Thirty years ago, Brother Roger spent some time in Kolkata (Calcutta) with brothers and young people from different continents, living in a poor district and taking part in Mother Teresa’s work with abandoned children and the dying. He brought back the Letter to the People of God, made public during a young adult meeting at Notre Dame Cathedral in Paris. Later on, he wrote several messages and three books with Mother Teresa.This presence in 1976 was the seed of a lasting relationship of our community with the Christians of India. Visits throughout the country, two intercontinental meetings in Madras and the constant arrival of young Indians to Taizé have represented different facets of this relationship. And Kolkata continued to signify for us both human distress and the faces of people giving their lives for the very poorest and thus becoming beacons of light.So I thought it was important to return to Kolkata and to prepare a meeting there. It brought together 6000 young people, most of them Asians, from October 5-9, 2006. The meeting was an attempt to give a new dimension to the “pilgrimage of trust”—journeying alongside young people from Asia on their own continent, listening to them and supporting their hope. The Letter from Kolkata was written after this gathering, to be made public at the European meeting in Zagreb.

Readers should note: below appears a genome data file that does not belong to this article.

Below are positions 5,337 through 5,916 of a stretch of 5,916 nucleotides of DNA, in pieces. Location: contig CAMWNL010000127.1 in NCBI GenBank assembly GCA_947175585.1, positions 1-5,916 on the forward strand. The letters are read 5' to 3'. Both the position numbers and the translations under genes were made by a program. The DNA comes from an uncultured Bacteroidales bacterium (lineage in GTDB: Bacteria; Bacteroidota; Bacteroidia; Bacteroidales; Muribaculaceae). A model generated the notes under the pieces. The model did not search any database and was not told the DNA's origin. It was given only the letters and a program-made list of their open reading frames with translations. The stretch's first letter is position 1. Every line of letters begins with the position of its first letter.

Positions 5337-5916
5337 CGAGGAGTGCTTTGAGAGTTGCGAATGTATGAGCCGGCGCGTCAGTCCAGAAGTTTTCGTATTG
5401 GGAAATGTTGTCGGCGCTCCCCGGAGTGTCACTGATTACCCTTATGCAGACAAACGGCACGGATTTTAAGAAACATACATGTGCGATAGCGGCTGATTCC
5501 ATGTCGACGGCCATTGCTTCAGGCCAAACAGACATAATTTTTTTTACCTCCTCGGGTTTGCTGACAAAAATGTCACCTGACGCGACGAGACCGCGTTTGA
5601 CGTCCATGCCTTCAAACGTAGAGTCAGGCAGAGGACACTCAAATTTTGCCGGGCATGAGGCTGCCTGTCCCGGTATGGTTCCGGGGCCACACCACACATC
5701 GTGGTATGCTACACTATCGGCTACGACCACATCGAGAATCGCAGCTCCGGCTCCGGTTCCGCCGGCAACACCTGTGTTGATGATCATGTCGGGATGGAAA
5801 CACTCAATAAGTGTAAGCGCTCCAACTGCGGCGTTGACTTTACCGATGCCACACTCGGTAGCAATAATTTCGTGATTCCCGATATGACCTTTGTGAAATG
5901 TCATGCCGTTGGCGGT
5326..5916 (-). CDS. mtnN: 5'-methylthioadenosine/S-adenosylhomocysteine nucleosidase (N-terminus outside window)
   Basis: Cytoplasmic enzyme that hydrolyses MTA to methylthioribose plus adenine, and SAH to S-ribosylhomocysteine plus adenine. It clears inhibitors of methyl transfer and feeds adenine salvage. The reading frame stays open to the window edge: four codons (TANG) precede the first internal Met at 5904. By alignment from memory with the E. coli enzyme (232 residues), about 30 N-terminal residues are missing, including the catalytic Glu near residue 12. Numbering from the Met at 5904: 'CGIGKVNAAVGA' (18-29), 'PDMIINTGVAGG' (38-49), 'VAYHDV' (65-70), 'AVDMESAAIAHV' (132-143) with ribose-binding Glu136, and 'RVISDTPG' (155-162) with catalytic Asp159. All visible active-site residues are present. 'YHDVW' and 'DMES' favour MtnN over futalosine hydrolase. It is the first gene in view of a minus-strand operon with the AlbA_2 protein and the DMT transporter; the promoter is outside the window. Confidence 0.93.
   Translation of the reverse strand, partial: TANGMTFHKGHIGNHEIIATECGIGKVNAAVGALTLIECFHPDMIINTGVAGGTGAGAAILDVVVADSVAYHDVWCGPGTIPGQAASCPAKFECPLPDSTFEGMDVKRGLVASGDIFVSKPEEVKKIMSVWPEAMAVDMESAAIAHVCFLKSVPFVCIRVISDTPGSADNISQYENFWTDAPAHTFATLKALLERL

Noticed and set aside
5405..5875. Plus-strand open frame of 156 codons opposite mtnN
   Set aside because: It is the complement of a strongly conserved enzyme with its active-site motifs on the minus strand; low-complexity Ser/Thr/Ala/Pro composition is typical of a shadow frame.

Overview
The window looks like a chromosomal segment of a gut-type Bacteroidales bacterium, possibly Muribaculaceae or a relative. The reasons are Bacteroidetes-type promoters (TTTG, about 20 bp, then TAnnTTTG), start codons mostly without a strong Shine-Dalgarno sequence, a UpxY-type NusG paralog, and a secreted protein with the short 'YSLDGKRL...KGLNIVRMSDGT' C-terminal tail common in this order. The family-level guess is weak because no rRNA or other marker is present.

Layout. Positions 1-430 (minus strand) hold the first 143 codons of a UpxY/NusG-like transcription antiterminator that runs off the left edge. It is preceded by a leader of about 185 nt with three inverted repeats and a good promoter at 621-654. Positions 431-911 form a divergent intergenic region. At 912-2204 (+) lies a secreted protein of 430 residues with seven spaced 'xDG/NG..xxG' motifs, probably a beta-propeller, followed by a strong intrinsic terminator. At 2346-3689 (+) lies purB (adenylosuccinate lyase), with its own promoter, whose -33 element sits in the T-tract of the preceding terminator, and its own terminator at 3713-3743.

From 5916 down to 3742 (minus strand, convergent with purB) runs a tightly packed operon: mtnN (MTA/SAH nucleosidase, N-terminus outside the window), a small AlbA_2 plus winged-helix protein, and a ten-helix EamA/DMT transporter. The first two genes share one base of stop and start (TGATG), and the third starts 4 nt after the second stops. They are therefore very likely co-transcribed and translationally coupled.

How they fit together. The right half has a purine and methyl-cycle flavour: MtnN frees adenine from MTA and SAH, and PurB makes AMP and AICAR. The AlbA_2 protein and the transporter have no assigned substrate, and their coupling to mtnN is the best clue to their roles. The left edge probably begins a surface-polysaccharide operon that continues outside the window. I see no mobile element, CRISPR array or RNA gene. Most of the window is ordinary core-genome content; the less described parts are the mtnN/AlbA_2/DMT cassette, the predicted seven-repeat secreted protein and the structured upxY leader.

As we continue the “pilgrimage of trust on earth” that brings together young people from many countries, we understand more and more deeply this reality: all humanity forms a single family and God lives within every human being without exception.
In India, as in other parts of Asia, we have discovered how much the quite natural attention paid to the presence of God in the whole of creation implies respect for the other person and what is sacred for him or her. Today, in modern societies, it is so important to reawaken that attentiveness to God and that respect for human beings.